He took her in his arms and kissed her for a long time, feeling that he had never kissed a girl before, it was so strange and perfect.
     She looked very solemn. "I will love you forever, Meecham."
This is the very worst I've seen of Millar's writing. Lasting three or so pages, I could stomach it, and I'm betting you can, too, because his is one of the finest Canadian novels of the 'fifties.

It's out of print. There has never been a Canadian edition.

Now that's depressing.


Trivia: The title was inspired by Yeats' "Blood and the Moon":
That this pragmatical, preposterous pig of a world, its farrow            that so solid seem,
Must vanish on the instant if the mind but change its theme;
None of the translations use the title: French (La femme de sa mort), German (Stiller Trost), Italian (La morte viene da lontano), Spanish (La trelaraña de nieve) and Portuguese (Vida por vida).


More trivia: Arbana serves as the setting of The Dark Tunnel (New York: Dodd, Mead, 1944), debut novel by husband Kenneth Millar (a/k/a Ross Macdonald).

Object: A compact 224-page paperback with cover illustration by Griffith Foxley.

Access: Though more than two decades out-of-print, used copies can be had cheap – beginning at a buck for the 1989 International Polygonics mass market. But really, no one wants anything that looks like this in their collection.


The novel features no such scene, and nothing so silly. The gothic romance take of the 1967 Lancer edition errs in presenting a house that does not appear in the novel.


The 1974 Avon and 1990 Penguin editions make the very same mistake. Best stick with the 1953 Dell – decent copies can be had for three or four dollars.

The 1952 Random House first edition isn't terribly common, but it isn't expensive either. A Fine copy in Near Fine dust jacket is currently listed online at US$25.

It appears that just six Canadian libraries, academic and public, have the novel in their holdings. The cheap paperback edition held by the Kitchener Public Library, serving the fine folks of Millar's hometown, is non-circulating.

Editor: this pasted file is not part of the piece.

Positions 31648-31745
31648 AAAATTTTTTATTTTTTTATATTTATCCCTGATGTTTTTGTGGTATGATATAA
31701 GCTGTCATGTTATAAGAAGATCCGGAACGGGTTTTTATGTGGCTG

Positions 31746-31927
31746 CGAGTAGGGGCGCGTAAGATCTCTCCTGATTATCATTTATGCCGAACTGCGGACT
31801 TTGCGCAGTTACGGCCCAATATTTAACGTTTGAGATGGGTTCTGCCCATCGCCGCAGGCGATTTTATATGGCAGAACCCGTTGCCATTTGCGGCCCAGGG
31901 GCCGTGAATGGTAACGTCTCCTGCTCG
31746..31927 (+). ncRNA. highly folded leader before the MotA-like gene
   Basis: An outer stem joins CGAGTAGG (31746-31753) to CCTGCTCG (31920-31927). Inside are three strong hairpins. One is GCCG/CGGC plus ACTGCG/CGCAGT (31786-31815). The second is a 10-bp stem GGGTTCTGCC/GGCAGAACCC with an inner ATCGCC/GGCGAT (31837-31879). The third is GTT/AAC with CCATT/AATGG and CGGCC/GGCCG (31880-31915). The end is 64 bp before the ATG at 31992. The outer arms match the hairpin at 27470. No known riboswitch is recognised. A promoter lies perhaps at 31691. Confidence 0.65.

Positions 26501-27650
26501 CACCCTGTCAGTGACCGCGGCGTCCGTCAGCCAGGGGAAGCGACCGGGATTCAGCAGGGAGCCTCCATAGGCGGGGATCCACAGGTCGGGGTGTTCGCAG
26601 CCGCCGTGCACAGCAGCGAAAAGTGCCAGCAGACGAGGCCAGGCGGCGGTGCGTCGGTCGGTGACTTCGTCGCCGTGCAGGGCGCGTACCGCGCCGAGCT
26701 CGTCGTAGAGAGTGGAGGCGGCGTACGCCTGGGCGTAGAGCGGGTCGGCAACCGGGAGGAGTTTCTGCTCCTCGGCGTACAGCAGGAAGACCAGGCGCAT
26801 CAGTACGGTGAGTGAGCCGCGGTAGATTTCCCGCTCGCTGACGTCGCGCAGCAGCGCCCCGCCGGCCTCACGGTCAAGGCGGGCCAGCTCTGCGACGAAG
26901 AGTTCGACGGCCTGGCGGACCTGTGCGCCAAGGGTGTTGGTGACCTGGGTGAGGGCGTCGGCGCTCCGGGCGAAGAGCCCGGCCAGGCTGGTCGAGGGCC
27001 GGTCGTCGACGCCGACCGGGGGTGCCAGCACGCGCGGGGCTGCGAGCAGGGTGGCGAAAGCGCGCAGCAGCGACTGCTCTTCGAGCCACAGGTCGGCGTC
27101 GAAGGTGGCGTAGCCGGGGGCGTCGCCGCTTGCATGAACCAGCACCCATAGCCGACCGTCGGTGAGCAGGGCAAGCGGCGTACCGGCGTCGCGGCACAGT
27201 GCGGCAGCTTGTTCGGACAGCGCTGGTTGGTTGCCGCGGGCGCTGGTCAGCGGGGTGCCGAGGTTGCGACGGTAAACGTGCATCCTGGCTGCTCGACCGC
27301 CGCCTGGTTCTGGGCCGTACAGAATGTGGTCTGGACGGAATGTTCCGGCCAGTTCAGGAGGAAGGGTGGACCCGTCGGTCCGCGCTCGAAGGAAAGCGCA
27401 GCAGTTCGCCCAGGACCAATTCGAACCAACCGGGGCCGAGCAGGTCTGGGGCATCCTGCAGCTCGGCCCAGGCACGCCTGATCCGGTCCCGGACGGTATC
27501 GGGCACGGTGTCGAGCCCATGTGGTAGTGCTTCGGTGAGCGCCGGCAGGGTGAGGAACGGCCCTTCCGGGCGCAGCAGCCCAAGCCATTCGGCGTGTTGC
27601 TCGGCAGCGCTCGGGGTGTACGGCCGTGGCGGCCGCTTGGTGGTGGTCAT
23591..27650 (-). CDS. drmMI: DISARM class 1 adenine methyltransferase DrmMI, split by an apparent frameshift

4 comments:

  1. Have yet to read this one. I wonder if it will match the bleakness of THE HORIZONTAL MAN which wins my prize for the bleakest crime novel written by a woman.

    The Dell cover reminds me very much of the cover for Helen Nielesen's THE KIND MAN. Looks like the same artist. He's good with knives.

    Most of the IPL covers are horrid. The one above is dreadful. Looks the like the artist mixed up FIRE WILL FREEZE with THE CORPSE IN THE SNOWMAN by Nicholas Blake. Did you ever see Nicky Zann's work on these IPL books? The giant rabbits in top hats he did for the Clayton Rawson books are the worst of the lot.

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    1. John, I remember reading your good piece on The Horizontal Man. Despite the bleakness, the voyeur in me is attracted by the possibility that the novel was written as an act of revenge on her adulterous husband. Must add that the author photo you present depicts a woman not to be crossed.

      I think you may be right about Griffith Foxley and The Kind Man. I know nothing about him, really, but what I see points to an odd career. It appears that when not producing sexy and violent paperback covers, he was working on illustrations to be used in Sunday schools.

      The IPL covers are horrid, nearly always committing what I think is one of the greatest sins: depicting a scene thgat does not take place in the book. After their Fire Will Freeze and An Air that Kills, I knew better than to expect a bloody knife sticking out of a snowman... or whatever that thing is supposed to be.

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    2. Just got home and checked my copy of The Kind Man. Artwork is credited to Griffith Foxley on the copyright page. I knew it. Why can't I paid for this kind of work? [...grumble, grumble...]

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    3. I hear ya, John. i hear ya.